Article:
[JAPAN] Special Soy Sauce Yamabun from Tohoku Region in Japan

We often use the soy sauce to cook many dishes; that’s why I feel now is the time to share more about it. A lot of soy sauce available in the market where the processes and ingredients may differ, but I’m talking here about the Japanese Soy Sauce. Soy Sauce (Shoyu, 醤油 しょうゆ) is one of the most traditional foods of Japan, and most of the Asian cuisine uses it. Similar like Miso, the kanji words 醤油 literally means ‘fermented food oil’. This sauce is being used as a condiment for many recipes; that is why it is so common to have this sauce in their kitchen and mine as well. Yes, I like the character and the unique taste of Japanese soy sauce. The unique taste happens because of the glutamate, which is attributable to the Umami, one of the basic tastes.


Generally, soy sauce is made from a mixture of soybeans, wheat, salt and yeast. Now, let’s see how they make the Japanese Soy Sauce at a traditional soy sauce maker in the Tohoku region. They started with the basic steps, and first of all, to roast the soybeans. Then they created the Yamabun/Bunjiemon sauce in small ovens, as shown in the photo and repeated the procedure several times, with a little soy at a time (40-50 kg). Instead of using a modern system as many others do, they still continue to produce soy sauce in the traditional method, with extensive burning oil to keep the tradition and authenticity in the soy sauce.


The fermentation process is used to preserve the food, no matter how long they have to wait if the result is authentic and of high quality: they want it! In fact, up to five years to get this tasty sauce, symbol of the unity of the taste of the Tohoku! After a period of 3-5 years, the fermentation is complete and everyone is almost ready to taste the Yamabun/Bunjiemon soy sauce! They used the sheets present in the photo to pressed and filter compound. Once the sauce is in the raw state after being filtered, they used the oven to heat it further. There is still a crucial part to do before the bottling process.

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In the end, the soy sauce is wrapped neatly and produces a drop of the rich and complex flavor. That is why many people like to add soy sauce to many dishes as the final touch because every drop of Yamabun / Bunjiemon soy sauce can enhance the flavor of each recipe used. Mr. Suzuki is one of the men behind the traditional process, and you can also browse more interesting things in Tohoku region by visiting this page, https://www.facebook.com/TasteofTohoku?fref=ts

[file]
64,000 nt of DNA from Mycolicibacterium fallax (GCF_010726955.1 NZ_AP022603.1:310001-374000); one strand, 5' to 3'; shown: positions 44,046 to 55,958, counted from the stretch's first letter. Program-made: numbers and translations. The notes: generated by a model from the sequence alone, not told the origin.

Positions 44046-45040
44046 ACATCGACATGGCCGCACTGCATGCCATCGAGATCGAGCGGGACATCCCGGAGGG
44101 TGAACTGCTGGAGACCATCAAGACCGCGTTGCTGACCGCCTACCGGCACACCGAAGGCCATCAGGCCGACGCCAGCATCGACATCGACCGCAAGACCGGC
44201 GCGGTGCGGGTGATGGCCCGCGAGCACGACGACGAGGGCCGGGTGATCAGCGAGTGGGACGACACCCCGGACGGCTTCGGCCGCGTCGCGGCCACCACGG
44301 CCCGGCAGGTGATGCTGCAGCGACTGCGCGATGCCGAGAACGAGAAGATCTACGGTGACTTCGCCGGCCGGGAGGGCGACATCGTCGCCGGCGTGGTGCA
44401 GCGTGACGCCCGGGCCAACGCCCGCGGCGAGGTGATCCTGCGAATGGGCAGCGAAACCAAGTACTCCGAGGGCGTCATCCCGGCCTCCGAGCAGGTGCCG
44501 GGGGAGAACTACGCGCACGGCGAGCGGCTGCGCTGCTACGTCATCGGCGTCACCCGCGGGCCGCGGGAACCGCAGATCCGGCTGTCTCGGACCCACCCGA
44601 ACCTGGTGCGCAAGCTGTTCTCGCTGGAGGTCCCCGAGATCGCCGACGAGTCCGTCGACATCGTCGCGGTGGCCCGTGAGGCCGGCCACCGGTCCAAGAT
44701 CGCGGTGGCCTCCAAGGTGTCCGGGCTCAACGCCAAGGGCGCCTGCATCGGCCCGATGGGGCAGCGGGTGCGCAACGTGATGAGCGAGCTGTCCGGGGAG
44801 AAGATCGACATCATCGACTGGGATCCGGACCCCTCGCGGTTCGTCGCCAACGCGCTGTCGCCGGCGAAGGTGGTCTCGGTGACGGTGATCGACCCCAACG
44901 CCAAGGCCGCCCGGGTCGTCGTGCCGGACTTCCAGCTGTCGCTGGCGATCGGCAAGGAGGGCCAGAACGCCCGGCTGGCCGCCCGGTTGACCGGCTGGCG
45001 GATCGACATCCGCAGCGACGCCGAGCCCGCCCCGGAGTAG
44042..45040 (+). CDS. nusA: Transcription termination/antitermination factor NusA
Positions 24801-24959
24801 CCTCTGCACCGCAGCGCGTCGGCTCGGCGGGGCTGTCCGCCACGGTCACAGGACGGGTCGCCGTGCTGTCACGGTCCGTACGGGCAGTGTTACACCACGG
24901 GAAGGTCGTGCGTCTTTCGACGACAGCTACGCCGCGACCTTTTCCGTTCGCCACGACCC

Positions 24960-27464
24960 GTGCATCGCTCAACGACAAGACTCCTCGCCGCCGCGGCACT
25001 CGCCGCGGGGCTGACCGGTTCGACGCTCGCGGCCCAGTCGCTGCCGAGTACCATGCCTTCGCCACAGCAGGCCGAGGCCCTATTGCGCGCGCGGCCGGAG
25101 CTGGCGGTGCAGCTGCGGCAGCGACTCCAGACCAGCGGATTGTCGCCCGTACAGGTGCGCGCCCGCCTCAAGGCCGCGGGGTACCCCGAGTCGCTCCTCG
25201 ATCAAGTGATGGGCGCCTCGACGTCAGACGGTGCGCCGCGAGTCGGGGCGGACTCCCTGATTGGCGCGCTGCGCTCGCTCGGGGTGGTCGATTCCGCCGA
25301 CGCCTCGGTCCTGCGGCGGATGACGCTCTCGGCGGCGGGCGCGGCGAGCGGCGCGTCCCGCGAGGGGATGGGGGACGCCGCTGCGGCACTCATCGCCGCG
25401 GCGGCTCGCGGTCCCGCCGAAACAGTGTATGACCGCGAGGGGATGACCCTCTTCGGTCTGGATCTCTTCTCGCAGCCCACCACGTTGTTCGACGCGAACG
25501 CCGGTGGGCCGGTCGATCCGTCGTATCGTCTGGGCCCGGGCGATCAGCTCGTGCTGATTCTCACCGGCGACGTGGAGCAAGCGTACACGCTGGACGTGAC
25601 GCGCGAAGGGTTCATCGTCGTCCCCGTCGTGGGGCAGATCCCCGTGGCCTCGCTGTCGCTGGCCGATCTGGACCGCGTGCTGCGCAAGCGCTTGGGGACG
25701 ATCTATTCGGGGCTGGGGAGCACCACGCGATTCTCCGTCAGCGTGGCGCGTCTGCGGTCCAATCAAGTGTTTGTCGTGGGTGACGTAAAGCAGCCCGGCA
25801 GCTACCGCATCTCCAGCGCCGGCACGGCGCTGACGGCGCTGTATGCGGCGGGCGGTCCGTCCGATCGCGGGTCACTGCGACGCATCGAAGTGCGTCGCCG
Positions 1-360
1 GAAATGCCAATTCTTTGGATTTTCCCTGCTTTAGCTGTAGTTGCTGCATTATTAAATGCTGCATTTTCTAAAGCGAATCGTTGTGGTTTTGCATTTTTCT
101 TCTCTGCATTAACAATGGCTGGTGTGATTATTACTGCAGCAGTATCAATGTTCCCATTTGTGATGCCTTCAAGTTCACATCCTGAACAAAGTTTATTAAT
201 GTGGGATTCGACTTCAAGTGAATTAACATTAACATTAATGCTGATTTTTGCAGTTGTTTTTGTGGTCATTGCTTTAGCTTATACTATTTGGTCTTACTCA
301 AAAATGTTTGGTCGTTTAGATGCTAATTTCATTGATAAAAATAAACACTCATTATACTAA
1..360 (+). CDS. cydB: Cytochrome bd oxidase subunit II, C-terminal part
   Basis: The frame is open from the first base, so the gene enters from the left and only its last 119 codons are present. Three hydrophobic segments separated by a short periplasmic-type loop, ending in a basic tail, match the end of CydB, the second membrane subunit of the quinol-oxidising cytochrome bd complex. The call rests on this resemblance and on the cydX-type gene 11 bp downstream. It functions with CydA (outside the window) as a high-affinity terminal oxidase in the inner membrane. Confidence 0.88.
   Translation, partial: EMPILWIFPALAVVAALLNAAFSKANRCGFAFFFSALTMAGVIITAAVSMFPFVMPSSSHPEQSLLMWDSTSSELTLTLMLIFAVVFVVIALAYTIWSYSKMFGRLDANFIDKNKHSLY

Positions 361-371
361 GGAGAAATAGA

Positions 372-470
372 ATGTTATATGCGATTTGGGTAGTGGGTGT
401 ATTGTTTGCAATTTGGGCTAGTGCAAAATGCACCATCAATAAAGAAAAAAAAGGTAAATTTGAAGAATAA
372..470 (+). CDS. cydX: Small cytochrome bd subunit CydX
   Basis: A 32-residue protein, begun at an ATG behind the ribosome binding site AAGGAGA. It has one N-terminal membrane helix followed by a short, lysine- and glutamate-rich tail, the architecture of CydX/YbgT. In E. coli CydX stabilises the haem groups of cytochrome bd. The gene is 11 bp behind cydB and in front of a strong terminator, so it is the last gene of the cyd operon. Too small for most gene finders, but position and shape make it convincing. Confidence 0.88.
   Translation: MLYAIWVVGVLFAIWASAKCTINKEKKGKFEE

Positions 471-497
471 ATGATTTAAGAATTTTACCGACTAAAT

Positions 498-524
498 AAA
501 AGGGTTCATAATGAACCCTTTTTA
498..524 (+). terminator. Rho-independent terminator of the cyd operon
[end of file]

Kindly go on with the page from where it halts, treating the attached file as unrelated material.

Author: myfunfoodiary

Myfunfoodiary as Indonesian Food and Travel Blog was born in July 2012 and has become one of the valuable online source for locals, tourists, food enthusiasts and industry professionals. It is a Jakarta based Food and Travel Blog managed by Mullie Marlina, a young, lovely, cheerful and blessed wife who loves to share her culinary and travel experiences through her writing. You’ll find her honest reviews, valuable suggestions, objective ratings and recommendation of eateries in Jakarta and selected cities in Indonesia and abroad. Her curated restaurant reviews are based on her meticulous inquiries and her rich dining experience in various restaurants in Jakarta. She has also traveled to different cities and countries where she finds interesting and inspiring dishes, cuisines and excellent dining ambience which she also included in the list. From recommendations, restaurant experiences, events, travel destinations, and recipes, readers will find anything food related in this website. She would really appreciate your feedback, and would love to hear about any suggestions, events regarding food, or just to drop in to say "Hi". Again, thank you so much for dropping by, and she hopes you enjoy reading her journal. Thank you so much for all your supports! God bless you! ^_^

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